Oklahoma Republican Gov. Kevin Stitt signed a bill into law on Thursday that merges Native American Day and Columbus Day into one holiday.
Stitt, the only current governor in the U.S. enrolled as a member of a Native American tribe, came up with the compromise to give his state residents an opportunity to celebrate both the 15th-century explorer Christopher Columbus and the state’s indigenous people.
The bill was endorsed by Native American groups and the governor denied that the merger reduced the significance of any of the holidays.
“I think moving it to Columbus Day, I don’t see any downside to it at all,” Stitt said. “It just gives us one opportunity to celebrate Columbus, but also the indigenous people here in America.”
“I think moving it to Columbus Day, I don’t see any downside to it at all. It just gives us one opportunity to celebrate Columbus, but also the indigenous people here in America.”
The Inter-Tribal Council of the Five Civilized Tribes, which represents over 750,000 tribal citizens, gave its blessing for the measure and urged Stitt to sign the bill.
Nearly 40 tribes are native to Oklahoma, with over 7 percent of the population identifying as Native American, among the highest percentage in the U.S.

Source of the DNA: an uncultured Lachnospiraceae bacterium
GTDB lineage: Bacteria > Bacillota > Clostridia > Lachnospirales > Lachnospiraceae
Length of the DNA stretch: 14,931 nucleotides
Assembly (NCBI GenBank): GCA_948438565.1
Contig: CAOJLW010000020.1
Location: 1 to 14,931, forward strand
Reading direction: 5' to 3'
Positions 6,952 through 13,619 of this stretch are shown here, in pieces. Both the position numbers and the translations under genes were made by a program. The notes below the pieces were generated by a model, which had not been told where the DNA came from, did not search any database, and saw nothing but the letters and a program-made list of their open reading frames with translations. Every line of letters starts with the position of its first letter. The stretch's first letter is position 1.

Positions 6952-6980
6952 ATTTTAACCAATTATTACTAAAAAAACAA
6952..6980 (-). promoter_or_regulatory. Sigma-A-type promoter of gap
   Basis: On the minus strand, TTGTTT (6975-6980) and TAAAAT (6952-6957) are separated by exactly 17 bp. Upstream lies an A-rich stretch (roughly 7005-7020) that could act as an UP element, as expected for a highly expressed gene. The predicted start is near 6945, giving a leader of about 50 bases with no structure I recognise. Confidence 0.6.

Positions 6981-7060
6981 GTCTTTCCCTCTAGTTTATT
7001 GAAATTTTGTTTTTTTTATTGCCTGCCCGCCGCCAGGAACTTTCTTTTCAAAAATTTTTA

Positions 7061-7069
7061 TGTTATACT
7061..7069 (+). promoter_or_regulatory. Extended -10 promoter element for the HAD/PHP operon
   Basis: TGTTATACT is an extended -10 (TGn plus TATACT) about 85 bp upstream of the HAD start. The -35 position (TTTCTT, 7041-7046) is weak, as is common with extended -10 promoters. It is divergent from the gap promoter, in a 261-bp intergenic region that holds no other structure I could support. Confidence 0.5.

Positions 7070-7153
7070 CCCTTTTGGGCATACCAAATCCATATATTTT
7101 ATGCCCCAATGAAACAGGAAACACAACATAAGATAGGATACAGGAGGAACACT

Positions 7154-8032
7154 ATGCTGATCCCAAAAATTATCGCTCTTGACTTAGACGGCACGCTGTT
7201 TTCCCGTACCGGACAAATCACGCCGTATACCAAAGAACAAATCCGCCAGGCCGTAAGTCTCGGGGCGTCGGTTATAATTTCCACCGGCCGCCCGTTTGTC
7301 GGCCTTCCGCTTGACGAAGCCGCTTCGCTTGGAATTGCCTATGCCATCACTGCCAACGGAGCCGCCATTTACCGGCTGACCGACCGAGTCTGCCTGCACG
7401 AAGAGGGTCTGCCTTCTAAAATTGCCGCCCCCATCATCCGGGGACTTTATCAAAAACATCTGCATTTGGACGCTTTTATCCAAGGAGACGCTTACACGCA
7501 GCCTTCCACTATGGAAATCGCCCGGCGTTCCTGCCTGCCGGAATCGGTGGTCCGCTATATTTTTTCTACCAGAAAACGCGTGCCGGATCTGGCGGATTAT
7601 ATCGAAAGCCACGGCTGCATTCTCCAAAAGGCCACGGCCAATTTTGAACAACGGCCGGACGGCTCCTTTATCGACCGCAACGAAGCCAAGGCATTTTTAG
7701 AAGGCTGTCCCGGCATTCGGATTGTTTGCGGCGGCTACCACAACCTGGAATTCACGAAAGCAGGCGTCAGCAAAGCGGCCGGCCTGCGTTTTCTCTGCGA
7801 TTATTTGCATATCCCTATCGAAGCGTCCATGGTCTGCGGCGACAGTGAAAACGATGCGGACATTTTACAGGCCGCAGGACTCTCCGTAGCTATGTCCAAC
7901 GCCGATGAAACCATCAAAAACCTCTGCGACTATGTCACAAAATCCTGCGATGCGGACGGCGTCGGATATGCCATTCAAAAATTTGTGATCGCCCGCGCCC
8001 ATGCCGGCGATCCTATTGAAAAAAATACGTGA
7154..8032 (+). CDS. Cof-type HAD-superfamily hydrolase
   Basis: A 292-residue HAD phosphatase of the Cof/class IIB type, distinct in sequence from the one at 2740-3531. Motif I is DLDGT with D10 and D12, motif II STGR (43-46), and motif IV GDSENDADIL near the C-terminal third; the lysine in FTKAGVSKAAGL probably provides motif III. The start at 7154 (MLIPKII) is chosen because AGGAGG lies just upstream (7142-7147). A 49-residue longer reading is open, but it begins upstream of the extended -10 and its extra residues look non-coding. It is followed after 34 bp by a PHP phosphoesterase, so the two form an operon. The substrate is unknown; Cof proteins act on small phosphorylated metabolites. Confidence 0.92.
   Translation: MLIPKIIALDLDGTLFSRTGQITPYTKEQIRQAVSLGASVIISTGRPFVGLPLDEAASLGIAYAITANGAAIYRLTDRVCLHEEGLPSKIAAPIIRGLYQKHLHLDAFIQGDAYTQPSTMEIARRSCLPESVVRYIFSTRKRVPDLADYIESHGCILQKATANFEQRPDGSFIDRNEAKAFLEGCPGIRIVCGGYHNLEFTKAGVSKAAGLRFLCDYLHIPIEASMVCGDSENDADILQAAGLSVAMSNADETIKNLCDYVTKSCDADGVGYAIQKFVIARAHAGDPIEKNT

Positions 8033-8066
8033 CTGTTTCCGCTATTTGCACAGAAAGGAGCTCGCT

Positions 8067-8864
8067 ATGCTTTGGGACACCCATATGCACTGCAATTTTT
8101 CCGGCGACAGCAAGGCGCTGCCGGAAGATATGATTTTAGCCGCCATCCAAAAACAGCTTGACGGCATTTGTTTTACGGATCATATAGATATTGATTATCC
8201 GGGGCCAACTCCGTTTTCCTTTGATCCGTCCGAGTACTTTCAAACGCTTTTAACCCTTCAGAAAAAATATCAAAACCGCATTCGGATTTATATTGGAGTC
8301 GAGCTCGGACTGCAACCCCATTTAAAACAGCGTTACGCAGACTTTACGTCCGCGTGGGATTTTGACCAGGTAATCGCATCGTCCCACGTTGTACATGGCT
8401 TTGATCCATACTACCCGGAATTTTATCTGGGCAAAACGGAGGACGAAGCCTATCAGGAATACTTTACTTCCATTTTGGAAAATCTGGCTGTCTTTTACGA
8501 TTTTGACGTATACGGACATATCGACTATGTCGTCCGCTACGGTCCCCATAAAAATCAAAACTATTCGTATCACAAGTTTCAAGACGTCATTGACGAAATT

Chickasaw Nation Gov. Bill Anoatubby praised Stitt’s signing of the bill, saying in a statement that the move “offers another opportunity to recognize Native Americans as an essential element in the fabric of Oklahoma history, heritage and society.”
Cherokee Nation Principal Chief Bill John Baker, meanwhile, said the day will be an opportunity “for people across the state to celebrate and honor the significant contributions of Native tribes as well as the beautiful culture of our Native people.”
Stitt’s signed bill differs from measures in other states like New Mexico, where governments are trying to ditch the Columbus Day altogether and replace it with Indigenous Peoples' Day, a change some residents oppose, prompting the clash between communities.
Oklahoma’s ex-Republican Gov. Mary Fallin vetoed a similar bill last year, claiming that a singular day for two holidays “could be viewed as an intentional attempt to diminish” support for Native American Heritage Month in November.
The Associated Press contributed to this report.